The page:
I saw him for the first time in Anzures. He had grey hair. Green eyes. Barely gave me a passing glance. He was coming from Leibnitz Street, crossing Gutenberg Street. I say “street”. It is more wood than street now with all the grass and trees that have grown through the asphalt.
He was jogging at a smooth pace. The first wolf I’d ever seen around here. I’d already heard a couple at night. Howling at the moon. You can hear them by the lakes, behind San Joaquín, across the “border”. (Wolf photo by Jim & Jamie Dutcher)
I don’t know why I rang the bell on my bike. I’d stopped to watch him from a distance. He heard the bell. Stopped too. Turned to see me. Humans and wolves don’t get along. He knew it. Prolly saw the AK47 strapped on my back. Couldn’t see the gun in my belt. On my back. Never in front. If you put a pistol in your belt in the front and it fires, you can lose a ball. Easily. Remember: if you’re gonna carry a gun in your belt, always in the back.
So we stayed put, the wolf and I. At a good distance. I’d stopped the bicycle, one foot on the ground. He was heading for San Joaquín, his head turned towards me. Watching me. Then he left. Without hurry. I guess his grandparents had escaped from the Chapultepec Zoo at one time.
I turned the bike around. Dropped by the Seven-Eleven on Leibnitz. Mostly empty. No toilet paper left. No clerks either. All the stores were empty anyway. ‘Cept for scavengers or looters. Like me.
I cycled home via Mazaryk Avenue. Turned right on Plato, left on Horacio, by the ruins of Saks 5th Av. Then right on Socrates. I live there, in an old but comfortable penthouse. The building was the work of a grandfather or great uncle of mine, Not sure which. There are four floors. 5 flats. I have the Ph at the back, my cousin the one on the street. The other three flats are empty. And will stay that way. We nailed the doors shut.
I opened the gate on the street with the AK47 in hand. Eyes on the street. Better safe than sorry. I closed the gate. I put the bike in the empty cops’ booth. There was my cousin’s bike. I rang the bell before opening the stairways grate. The theme of the week was “If I had a hammer”. Trini López style. “Cuz” and I don’t see each other much, we agree on the week’s theme with post-its in the hall. Any one of us who hears someone in the stairs who hasn’t rang the bell, shoots first and asks questions later. “Rang” or “rung”? Rung. Better.
I got to the fourth floor. Safe. No one hiding on the stairs. I opened the grate of my flat. Opened the armored door. Closed everything back. Went to the pantry. Took out a bottle of Morgon I’d found in the Polanco Walmart. I went out on the terrace with a glass. Sat on the lone wooden chair. Poured a glass. Blue sky turning to red. Clean. Airplanes used to fly above. Not’nymore. Now only eagles fly above. On a good afternoon you can see a couple. Circling. Peace in the sky. Obviously, there is an iron grid that covers the terrace. My cousin also has one on his terrace. Placing the iron grids was a show. No electricity left anywhere. We do have a gasoline plant. And some gasoline drums, just in case, but we only turn it on for emergencies. When we moved from the Roma neigbourhood to this building… (Roma? Remember the Cuarón movie? There.) So when we moved here, we turned the plant on to weld the iron grids. Downstairs, at the gate, at the bottom of the stairway, on the outside windows of the empty flats on the ground floor, up on the terrace.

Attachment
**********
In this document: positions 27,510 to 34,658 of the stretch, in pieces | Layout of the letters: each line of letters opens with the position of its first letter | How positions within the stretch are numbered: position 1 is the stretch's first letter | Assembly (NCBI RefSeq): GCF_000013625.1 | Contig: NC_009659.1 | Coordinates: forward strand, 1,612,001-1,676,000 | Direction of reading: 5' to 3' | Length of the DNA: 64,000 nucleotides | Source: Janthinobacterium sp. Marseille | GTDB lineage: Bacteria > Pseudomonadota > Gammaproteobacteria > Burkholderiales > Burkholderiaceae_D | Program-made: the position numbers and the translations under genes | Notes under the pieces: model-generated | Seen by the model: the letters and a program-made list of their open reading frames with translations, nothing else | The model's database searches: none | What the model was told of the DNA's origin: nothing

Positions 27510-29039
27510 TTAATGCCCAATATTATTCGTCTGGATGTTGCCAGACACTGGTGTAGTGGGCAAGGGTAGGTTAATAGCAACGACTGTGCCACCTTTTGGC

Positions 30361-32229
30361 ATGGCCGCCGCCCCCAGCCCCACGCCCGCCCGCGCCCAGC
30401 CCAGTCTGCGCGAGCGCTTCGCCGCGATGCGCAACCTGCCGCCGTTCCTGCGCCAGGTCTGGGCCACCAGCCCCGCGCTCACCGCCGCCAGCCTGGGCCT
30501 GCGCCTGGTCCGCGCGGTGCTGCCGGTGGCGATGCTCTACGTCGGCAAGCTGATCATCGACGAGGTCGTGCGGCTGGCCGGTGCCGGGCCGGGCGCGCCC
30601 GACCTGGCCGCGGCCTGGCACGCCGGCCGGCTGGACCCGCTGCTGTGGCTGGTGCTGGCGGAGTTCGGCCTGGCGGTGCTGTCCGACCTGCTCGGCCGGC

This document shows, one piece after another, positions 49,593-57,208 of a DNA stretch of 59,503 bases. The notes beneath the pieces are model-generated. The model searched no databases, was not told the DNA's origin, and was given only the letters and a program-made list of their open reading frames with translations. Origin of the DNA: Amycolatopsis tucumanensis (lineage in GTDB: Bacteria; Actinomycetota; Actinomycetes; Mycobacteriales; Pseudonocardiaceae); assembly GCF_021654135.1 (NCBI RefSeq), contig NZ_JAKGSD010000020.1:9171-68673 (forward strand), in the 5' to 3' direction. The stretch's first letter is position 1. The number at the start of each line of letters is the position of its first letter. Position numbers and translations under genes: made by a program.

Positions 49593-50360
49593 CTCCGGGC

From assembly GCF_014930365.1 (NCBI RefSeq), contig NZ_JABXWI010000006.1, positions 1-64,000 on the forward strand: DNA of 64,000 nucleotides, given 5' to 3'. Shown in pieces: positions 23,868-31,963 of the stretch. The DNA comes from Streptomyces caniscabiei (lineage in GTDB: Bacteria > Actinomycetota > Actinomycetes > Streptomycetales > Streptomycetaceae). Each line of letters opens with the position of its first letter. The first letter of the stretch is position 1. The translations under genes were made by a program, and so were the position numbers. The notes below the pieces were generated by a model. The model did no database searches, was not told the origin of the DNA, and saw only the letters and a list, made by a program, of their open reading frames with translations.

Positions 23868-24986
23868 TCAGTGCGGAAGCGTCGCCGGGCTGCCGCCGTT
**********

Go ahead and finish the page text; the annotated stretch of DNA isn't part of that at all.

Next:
We also put together some rain collectors on the roof my cousin and I. The water pumps are no longer working. Can’t get the water upstairs. So we installed several tanks on the roof to collect rainwater. With filters. The air is clean but there is a lot of dust in the city. The tanks are enough to drink water, cook and take quick baths. Better than in “Roma”, anyway.
Why did we leave “Roma”? ‘Coz of the militias that are up North. They occupy more or less from San Joaquín highway to the North and Melchor Ocampo to the East. They don’t move into Polanco or Chapultepec.
Speaking of “Chapu”, the second time I saw him, was near Chapultepec, on Ruben Darío St. He was prolly coming from Maximilian and Charlotte’s Castle or the Tamayo Museum. I’d gone fishing in the Chapultepec lake. Caught me three big tilapias! Nile perch. Mean bastard. Ousted all the local fish. Big mothers of fish. Can easily reach 5 pounds. The difficult thing is to fish with the rod in one hand and the AK47 in the other without being distracted by the kingfishers that scare the fish away. Later we’d broil the fish with my cousin; we both have a grill on our terraces. The “problemo” is to get the firewood, but on Horatio or Ciceron Street, with a good machete, you cut what you need. The wolf now? Well, there he was. With a rabbit in his mouth. Maybe he had a family out there. Ah! Rabbits. ‘Haven’t mentioned rabbits! They’re a pest. A welcome pest, but they’re everywhere. Since all the streets of Polanco are already half wood, half street, with trees and grass growing everywhere, there are millions of rabbits. I have traps set in Horacio, Homero and the old railroad to Cuernavaca. Sorry for the poor bunnies but one has to eat.